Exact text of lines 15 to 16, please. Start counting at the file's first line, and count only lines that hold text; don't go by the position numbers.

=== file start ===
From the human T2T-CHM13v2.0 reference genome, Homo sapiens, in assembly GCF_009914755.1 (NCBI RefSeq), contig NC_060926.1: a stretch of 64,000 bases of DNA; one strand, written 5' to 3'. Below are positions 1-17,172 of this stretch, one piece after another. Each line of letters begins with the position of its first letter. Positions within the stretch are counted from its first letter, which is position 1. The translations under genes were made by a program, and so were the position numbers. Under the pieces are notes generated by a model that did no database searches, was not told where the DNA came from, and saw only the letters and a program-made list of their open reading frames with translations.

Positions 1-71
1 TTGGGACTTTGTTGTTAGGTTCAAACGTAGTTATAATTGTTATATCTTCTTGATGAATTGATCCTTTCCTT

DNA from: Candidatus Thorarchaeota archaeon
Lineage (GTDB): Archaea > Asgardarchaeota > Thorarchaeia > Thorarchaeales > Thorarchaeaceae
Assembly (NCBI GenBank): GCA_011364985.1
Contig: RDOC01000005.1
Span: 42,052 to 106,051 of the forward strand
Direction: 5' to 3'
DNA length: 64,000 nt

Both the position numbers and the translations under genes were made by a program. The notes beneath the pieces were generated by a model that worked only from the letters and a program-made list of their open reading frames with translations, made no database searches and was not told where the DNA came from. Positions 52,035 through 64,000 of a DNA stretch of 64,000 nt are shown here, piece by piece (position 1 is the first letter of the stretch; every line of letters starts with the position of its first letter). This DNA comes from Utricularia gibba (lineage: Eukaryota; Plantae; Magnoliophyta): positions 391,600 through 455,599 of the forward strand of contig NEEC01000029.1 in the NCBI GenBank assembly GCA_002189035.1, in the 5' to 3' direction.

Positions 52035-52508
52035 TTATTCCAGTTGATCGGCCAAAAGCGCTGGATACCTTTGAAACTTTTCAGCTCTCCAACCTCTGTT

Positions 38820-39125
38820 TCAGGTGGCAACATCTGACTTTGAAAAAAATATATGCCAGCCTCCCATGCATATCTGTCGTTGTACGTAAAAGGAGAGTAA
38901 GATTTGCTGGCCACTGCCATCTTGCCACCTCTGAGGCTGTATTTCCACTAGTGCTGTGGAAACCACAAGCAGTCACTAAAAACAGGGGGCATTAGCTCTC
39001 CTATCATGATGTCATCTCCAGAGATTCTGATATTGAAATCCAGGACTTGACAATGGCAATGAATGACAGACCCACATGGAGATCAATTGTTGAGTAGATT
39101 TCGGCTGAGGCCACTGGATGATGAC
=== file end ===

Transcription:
38820 TCAGGTGGCAACATCTGACTTTGAAAAAAATATATGCCAGCCTCCCATGCATATCTGTCGTTGTACGTAAAAGGAGAGTAA
38901 GATTTGCTGGCCACTGCCATCTTGCCACCTCTGAGGCTGTATTTCCACTAGTGCTGTGGAAACCACAAGCAGTCACTAAAAACAGGGGGCATTAGCTCTC